Trooper fired for kicking K9 wants job back


By Dan Kane
The News & Observer

RALEIGH, N.C. — Dog handlers for the North Carolina State Highway Patrol have stunned dogs with tasers, swung them by their leashes until they became airborne and hit them with plastic bottles full of pebbles.


None of that was an issue until a trooper used his cell phone to record a video of a sergeant kicking his police dog repeatedly while it was leashed to a loading dock, its hind legs just touching the ground. The video was made public for the first time Monday, and it shows Sgt. Charles L. Jones kicking Ricoh, a 7-year-old Belgian Malinois, five times, causing the dog to swing as much as two feet under the loading dock.

Jones, a 14-year patrol member, was fired last September after the incident became public. Now he is trying to win back his job at a hearing before a state administrative judge.

Police dogs can be lethal weapons, and Jones contends that training them to obey commands can be a rough business. He argues that once his tactics were recorded on video, there was no way public officials from the governor on down would acknowledge that they were accepted practice.

"You cannot cite any training, any policy, any protocol that Sgt. Jones has violated — because there isn't any," said Jones' attorney, Jack O'Hale, as he questioned the man who upheld Jones' dismissal, North Carolina Crime Control and Public Safety Secretary Bryan Beatty.

Beatty said Jones had acted inhumanely to the dog by kicking him and leaving him suspended from the dock rail, even after the dog had complied with Jones' order. There may not be a policy specifically addressing Jones' behavior, but Beatty said it was clearly abuse to him.

"I think if you saw it, you would recognize it," Beatty testified.

The state presented its case against Jones on Monday, recounting the events leading up to his dismissal. The incident on Aug. 8 at the patrol's training facility in Raleigh began with Ricoh's unwillingness to let go of a piece of fire hose, which to him was a toy.

Trooper Raymond Herndon testified that Jones had first swung Ricoh off the ground by his leash. It's a tactic known by police dog trainers as "helicoptering." Ricoh still would not release the toy.

That's when Jones took the dog to the loading dock and tied the leash to the rail. Herndon said he began recording Jones with the cell phone because he was concerned about what Jones was doing to the dog. The cell phone could only record 15 seconds at a time, so Herndon made two recordings.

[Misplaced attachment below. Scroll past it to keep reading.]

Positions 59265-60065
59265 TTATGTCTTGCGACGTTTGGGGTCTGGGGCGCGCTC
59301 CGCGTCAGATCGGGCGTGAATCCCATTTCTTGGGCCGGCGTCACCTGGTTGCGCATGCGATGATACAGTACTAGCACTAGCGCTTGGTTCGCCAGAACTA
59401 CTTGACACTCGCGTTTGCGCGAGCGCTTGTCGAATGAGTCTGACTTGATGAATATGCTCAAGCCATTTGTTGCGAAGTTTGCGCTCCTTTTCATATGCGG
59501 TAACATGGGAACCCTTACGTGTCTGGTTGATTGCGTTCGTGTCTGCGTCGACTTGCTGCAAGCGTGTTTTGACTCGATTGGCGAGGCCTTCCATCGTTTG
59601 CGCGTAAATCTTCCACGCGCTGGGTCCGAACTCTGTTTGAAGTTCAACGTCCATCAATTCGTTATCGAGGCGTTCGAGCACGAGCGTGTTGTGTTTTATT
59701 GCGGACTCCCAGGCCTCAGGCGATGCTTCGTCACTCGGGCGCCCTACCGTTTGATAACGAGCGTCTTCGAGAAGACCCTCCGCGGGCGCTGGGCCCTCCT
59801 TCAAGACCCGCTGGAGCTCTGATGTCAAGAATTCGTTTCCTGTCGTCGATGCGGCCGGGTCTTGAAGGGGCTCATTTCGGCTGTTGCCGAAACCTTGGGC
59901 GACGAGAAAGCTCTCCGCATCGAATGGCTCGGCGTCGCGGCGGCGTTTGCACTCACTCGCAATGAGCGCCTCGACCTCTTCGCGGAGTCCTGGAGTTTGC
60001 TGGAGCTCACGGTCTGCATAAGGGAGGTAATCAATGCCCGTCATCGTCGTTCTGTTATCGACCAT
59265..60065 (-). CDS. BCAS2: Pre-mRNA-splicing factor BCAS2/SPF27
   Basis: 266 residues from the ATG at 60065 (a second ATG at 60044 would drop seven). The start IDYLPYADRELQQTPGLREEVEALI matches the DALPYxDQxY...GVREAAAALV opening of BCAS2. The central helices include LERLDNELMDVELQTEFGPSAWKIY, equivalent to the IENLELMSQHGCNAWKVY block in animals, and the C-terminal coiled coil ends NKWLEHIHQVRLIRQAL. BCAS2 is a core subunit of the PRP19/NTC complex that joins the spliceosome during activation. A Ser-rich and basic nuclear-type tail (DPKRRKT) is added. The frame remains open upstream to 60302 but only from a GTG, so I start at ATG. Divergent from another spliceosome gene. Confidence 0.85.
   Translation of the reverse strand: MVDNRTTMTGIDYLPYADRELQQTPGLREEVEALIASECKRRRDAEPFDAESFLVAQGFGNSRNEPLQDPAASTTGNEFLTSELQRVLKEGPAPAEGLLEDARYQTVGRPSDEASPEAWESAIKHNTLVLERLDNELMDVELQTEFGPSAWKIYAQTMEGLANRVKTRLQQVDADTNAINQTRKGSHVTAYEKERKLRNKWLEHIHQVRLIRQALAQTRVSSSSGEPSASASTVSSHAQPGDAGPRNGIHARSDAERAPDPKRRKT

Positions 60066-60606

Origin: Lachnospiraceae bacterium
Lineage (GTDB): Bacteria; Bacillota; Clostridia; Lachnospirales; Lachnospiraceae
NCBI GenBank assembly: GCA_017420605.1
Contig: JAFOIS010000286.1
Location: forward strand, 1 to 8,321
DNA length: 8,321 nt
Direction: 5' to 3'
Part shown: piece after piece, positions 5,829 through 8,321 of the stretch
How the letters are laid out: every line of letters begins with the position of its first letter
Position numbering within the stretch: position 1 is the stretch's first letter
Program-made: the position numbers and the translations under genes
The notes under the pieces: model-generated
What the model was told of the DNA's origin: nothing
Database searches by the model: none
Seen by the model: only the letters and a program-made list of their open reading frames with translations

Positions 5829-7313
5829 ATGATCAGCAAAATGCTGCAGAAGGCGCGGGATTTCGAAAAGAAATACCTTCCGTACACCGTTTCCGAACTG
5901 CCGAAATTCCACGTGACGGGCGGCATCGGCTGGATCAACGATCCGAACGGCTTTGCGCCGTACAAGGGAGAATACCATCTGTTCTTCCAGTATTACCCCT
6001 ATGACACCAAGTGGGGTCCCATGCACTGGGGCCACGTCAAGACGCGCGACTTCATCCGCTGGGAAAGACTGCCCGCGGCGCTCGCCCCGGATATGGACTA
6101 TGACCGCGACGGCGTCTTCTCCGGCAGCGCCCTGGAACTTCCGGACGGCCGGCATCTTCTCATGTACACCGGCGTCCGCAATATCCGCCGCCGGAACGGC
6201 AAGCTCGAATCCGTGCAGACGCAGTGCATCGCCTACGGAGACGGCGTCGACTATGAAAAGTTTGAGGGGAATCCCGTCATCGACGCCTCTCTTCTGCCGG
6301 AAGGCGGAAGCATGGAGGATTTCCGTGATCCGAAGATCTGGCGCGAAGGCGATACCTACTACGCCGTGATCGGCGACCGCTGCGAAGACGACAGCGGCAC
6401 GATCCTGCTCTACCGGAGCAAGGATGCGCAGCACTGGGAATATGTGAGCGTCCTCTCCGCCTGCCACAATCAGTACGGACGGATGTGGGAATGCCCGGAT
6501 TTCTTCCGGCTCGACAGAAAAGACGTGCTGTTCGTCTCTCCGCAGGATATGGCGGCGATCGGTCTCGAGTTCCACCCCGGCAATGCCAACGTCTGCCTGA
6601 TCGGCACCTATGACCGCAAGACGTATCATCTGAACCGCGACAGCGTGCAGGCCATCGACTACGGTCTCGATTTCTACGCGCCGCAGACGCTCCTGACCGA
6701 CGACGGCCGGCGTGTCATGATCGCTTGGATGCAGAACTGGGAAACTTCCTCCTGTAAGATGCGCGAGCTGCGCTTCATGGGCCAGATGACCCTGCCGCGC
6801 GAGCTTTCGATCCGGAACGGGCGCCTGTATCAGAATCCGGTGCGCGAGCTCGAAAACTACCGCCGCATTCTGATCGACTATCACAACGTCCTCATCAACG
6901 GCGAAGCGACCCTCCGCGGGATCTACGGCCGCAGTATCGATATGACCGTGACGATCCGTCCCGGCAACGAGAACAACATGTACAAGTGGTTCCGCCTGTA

The first video shows Jones, in a white T-shirt and black pants, tying the leash to the rail. Ricoh is up on his hind legs, his back to the camera. Jones then jumps off the dock and kicks the dog at least five times. Jones can be heard yelling "los, los, los," a command for the dog to release the toy.

The second video shows the dog still tied to the rail, as Jones walks around him, picks up the toy and then walks out of the camera frame.

Herndon testified that Jones went to his patrol car to put the toy inside. Jones then released the dog.

Herndon said that he did not think that Jones intended to hurt Ricoh, who was not seriously injured. An examination three weeks later showed no injuries.

"I questioned the method, not his intent — ever," Herndon testified.

Herndon also said that Jones had provided some of the best training that Herndon had received.

O'Hale asked Herndon to notice Ricoh more closely in the second video. Ricoh appeared to be wagging his tail and his head followed Jones.

"I think he wanted to go with [Jones]," Herndon testified.

Herndon showed the video to other troopers, and eventually Capt. Ken Castelloe, then the internal affairs director, learned of the incident. He initially recommended no more than a three-day suspension without pay.

But then the case became public. Beatty testified that he learned about the incident after the patrol's public information officer, Lt. Everett Clendenin, told him he had fielded media inquiries. The governor's office quickly asked to see the video. They were "shocked," Castelloe said.

Beatty testified that Gov. Mike Easley's staff made him aware that Easley wanted Jones dismissed for abusing the dog. Beatty also requested a criminal investigation into possible animal abuse after conferring with one of Easley's legal staff, Reuben Young. That investigation is ongoing.

Castelloe took a second look at the incident. This time, he said he reviewed both videos. He said the second video was more troubling because it showed Jones leaving the dog tied up after he had obeyed the order and dropped the toy. Castelloe then recommended that Jones be fired.

Lt. Col. C.E. Lockley accepted Castelloe's recommendation, and fired Jones. But in a sworn deposition released earlier this month, Lockley said he did so only because of pressure from the governor's office.

At the time, former Atlanta Falcons quarterback Michael Vick admitted to being involved in an illegal dog fighting ring, and the patrol was reeling from two high-profile cases of trooper misconduct.

Castelloe and Beatty testified Monday that they felt no pressure from Easley or his top aides. But they struggled to explain how Jones had crossed the line.

One by one, O'Hale asked Beatty about several other measures trainers had used on police dogs. Beatty declined to say whether they were acceptable practices. All, he said, are under review.

Copyright 2008 The News & Observer

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